Rain Forest @ Singapore Botanic Gardens
Now, this small patch of original rainforest laden with most species of plants that you can see in Singapore is my favorite part of Singapore Botanic Gardens. The lovely wooden walkway takes you through a small trail of the natural heritage of Singapore. Walking through the forest is not just beautiful but also very do-able for anyone.
You can stop by to look at some of the ancient trees who may be the oldest residents of this island. There are benches for you to sit and admire the greenery at leisure.
The Ginger garden is, in reality, a small herbal garden with various varieties of Ginger’s extended family. A small board tells you the history and journey of each of the herbs.
Did you know the word Ginger comes from Sanskrit word ‘Singriva’?
I learned that Arrowroot and Galangal are from Ginger family and turmeric is also distantly related to them. And you thought only we humans have extended families.
The Ginger garden is surrounded by many artificial waterfalls and lotus ponds. It is famous selfie spot of the Singapore Botanic Gardens.
Swan Lake & Around
You can’t miss this lake for the famous sculpture of Swans that it hosts in the middle of its muddy waters. Honestly, I would prefer real swans to their sculptures but I understand that artists also want their space amidst nature.
There is a famous cast iron Victorian style Gazebo next to this lake that dates back to 19th CE.
All across the Gardens, you would see expats walking their dogs or vice-versa. In fact, this is the only place where I saw so many dogs of all sizes and shapes. Thankfully, Singapore law keeps them leashed to their owners, else it would have spoilt the walk for me.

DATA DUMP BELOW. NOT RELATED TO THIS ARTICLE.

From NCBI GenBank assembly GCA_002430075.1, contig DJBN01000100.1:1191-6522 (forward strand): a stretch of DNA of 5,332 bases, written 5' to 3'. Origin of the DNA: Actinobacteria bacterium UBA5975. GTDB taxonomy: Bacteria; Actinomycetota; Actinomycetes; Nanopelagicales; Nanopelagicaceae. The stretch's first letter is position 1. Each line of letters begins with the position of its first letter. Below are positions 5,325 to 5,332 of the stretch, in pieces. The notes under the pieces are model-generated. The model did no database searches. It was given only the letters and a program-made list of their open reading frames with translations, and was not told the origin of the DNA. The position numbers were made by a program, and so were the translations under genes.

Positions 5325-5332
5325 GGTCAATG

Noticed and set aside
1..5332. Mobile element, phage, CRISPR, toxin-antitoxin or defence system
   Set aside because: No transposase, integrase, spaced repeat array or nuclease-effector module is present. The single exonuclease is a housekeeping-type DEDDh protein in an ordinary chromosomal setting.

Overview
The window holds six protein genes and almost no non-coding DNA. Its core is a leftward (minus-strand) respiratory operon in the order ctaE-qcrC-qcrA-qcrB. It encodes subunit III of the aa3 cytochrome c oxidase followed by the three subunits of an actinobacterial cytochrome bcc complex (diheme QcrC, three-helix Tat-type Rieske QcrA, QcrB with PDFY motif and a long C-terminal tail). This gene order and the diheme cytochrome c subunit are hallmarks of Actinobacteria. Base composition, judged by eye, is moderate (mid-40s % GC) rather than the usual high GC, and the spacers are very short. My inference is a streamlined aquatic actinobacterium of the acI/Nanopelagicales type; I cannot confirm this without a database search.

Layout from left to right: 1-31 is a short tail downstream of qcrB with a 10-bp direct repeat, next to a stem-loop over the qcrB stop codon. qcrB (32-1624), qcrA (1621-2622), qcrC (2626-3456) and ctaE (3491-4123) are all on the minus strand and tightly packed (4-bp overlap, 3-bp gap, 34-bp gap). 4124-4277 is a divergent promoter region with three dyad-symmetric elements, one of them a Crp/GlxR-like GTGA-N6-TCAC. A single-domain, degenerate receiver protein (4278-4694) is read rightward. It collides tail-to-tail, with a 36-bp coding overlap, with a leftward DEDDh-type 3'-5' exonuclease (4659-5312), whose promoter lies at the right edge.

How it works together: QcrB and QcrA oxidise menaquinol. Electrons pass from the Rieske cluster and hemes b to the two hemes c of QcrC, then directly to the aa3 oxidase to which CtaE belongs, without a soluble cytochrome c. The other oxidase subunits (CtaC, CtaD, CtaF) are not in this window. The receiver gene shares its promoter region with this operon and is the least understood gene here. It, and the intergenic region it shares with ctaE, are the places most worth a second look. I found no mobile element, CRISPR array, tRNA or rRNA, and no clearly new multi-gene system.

You would see people doing Tai Chi and this was my first exposure to people doing Tai Chi in a natural environment.
Practical tips for Visiting Singapore Botanic Gardens
It’s Free! – Yes, entry to Singapore Botanic Gardens is free, except the National Orchid Garden that is ticketed at a nominal SGD 5 at the time of writing.
Timings – Open 19 hours of a Day! – Singapore Botanic Gardens are open from 5 AM to Midnight every day. For someone who likes to go for an early morning walk, it is a perfect place to spend a morning. In fact, mornings are the best time to visit Botanic Gardens given the hot and humid climate of Singapore.
Late evenings and maybe night outs would also be a good idea.
Explore garden with Walking Trails – If you are in Singapore for more than a couple of days, you must explore this garden by over few days, choosing one trail at a time, admiring each type of gardens beautifully laid out for you. Just download their walking trail guides and pick your choice from following
- Rainforest walking Trail
- Ginger Garden walking Trail
- National Orchid Garden Trail
- Evolution Garden Trail
- Heritage Trail
If you want a guided tour, choose to be there on Saturdays when they offer free guided tours of some of these trails, conducted by their volunteers. Most conducted tours happen between 9:00 – 11:00 AM. They are also available in various languages like Japanese, English, Chinese, and Tamil. Check their website for the latest timings.
How to reach Singapore Botanic Gardens
Best way to reach here is to take an MRT, and Singapore Botanic Gardens has its own MRT station called – Botanic Garden MRT. Pick up an MRT map and track your way to the Botanic garden station. However, do remember that Botanic Garden MRT is located at one end of the Singapore Botanic Gardens and the other end – located close the famous Orchard Road called Tanglin Gate is roughly 2.5 km’s away. And it’s much longer with all the diversions that you would take to explore various gardens.
A good option is to start at either end – the Tagline gate Closer to Orchard Road or Bukit Timah Gate located close to the Botanic Garden MRT and finish at the other end and take a bus or a taxi from there.
Don’t forget to carry a cap/hat, a water bottle and if you’re conscious your sunscreen lotion – it is hot and humid and you need to walk a lot. That also means you need to wear comfortable walking shoes.